Nokia's move over to Windows Phone continues to sharply divide mobile tech enthusiasts even 18 months down the line, but what isn't in any doubt is that the buck stops very firmly with CEO Stephen Elop.
And as the weeks count down to the end of what has been another disastrous year for Nokia, analysts are suggesting Elop's time is fast running out.
Consensus is that Elop has until early next year for the Nokia's Windows Phone adventure to start bearing fruit before his own future starts to look rocky - in fact, a fair few analysts say it's already too late.
"Elop has not been able to attract customers and that is what counts. You can say that he has not had enough time, but he has been there for two years. Time is up," says Greenwich Consulting's Magnus Rehle.
Part of the problem has been just how vocal Elop and Microsoft boss Steve Ballmer have been in insisting the partnership would develop into the near-mythical "third ecosystem" in the mobile sphere alongside Android and iOS.
Redemption, we've been told over and over, is just one new version of Windows Phone, or one new Nokia product cycle away. However, it seems the launch of the Windows Phone 8-running Nokia Lumia 920 and Lumia 820 is being viewed as Elop's last chance saloon.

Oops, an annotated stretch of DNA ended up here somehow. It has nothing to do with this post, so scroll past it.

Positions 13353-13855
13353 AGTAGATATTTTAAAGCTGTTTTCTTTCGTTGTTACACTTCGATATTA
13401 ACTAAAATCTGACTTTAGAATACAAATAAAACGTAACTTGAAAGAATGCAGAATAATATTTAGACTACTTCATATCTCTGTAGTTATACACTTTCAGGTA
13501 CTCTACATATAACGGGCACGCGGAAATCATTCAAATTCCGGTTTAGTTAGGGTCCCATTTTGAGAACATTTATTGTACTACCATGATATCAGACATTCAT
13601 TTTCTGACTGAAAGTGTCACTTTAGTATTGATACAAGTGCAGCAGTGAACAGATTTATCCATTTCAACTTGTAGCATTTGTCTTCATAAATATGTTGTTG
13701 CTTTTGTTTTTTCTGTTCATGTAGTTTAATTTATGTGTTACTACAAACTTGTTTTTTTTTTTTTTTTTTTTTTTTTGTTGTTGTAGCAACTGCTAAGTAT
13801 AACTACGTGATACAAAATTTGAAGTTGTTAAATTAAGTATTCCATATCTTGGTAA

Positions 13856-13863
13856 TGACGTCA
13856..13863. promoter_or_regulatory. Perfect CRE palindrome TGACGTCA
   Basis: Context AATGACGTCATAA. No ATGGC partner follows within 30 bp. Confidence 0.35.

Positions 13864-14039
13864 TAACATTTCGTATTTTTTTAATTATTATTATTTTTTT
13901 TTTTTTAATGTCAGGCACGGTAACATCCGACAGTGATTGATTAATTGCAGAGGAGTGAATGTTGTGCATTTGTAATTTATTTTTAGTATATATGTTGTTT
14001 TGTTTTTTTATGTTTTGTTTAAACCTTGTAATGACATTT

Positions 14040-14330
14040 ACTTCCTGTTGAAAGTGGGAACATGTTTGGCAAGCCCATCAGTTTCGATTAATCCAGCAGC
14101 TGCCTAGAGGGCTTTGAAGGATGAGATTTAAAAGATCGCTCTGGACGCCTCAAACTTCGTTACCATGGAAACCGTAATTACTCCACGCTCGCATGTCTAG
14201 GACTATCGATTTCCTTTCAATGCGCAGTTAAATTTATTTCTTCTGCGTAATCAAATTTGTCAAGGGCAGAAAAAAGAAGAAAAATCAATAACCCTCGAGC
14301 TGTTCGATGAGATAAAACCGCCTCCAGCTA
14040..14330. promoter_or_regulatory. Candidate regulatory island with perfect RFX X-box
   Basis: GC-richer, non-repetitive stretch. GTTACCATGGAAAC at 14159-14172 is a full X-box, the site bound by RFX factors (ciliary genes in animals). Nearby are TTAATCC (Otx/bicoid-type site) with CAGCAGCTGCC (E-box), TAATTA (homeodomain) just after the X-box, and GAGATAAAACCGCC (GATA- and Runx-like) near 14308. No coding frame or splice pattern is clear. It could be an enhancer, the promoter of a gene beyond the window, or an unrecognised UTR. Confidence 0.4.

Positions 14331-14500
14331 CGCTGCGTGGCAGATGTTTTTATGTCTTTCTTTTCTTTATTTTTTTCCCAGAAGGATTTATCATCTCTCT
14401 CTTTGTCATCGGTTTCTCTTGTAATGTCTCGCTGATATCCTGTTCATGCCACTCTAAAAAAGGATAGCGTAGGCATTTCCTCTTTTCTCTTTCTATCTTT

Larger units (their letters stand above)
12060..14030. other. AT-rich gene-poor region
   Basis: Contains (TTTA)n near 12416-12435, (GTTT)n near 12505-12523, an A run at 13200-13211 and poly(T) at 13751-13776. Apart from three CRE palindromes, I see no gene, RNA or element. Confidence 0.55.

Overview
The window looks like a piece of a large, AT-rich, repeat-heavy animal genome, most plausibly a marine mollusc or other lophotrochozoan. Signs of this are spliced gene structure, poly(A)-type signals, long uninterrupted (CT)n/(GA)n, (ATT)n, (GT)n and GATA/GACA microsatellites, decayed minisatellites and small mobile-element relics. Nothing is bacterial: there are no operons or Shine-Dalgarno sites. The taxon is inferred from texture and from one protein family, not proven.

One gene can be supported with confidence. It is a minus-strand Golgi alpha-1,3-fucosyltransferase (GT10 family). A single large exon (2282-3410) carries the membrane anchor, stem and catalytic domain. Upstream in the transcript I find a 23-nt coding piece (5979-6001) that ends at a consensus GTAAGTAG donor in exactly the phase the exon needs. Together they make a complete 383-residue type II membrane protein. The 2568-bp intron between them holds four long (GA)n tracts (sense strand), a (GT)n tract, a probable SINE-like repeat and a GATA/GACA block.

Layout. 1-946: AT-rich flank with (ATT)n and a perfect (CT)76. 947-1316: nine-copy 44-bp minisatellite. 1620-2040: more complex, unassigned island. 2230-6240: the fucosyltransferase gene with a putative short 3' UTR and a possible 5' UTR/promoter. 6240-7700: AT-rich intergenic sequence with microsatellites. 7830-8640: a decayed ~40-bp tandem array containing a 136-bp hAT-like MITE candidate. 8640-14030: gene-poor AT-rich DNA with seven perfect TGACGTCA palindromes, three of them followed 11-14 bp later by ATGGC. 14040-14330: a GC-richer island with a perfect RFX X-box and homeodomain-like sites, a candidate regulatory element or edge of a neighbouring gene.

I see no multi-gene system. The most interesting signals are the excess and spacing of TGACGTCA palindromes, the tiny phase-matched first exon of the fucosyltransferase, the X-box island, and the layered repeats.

If they fail to make a serious impact over Christmas and into the new year, even the more optimistic analysts concede that Elop's time will effectively be up.
And worryingly for Nokia, its latest devices have emerged right in the middle of the busiest period for new mobile hardware we've had for years, including of course the announcement of the iPhone 5 last week just seven days after Nokia's new phones emerged at Nokia World.
So what options would Nokia have in a post-Elop future? The only real alternative remains adopting Android as its primary smartphone platform - which is exactly what most Elop dissenters say Nokia should have done in the first place.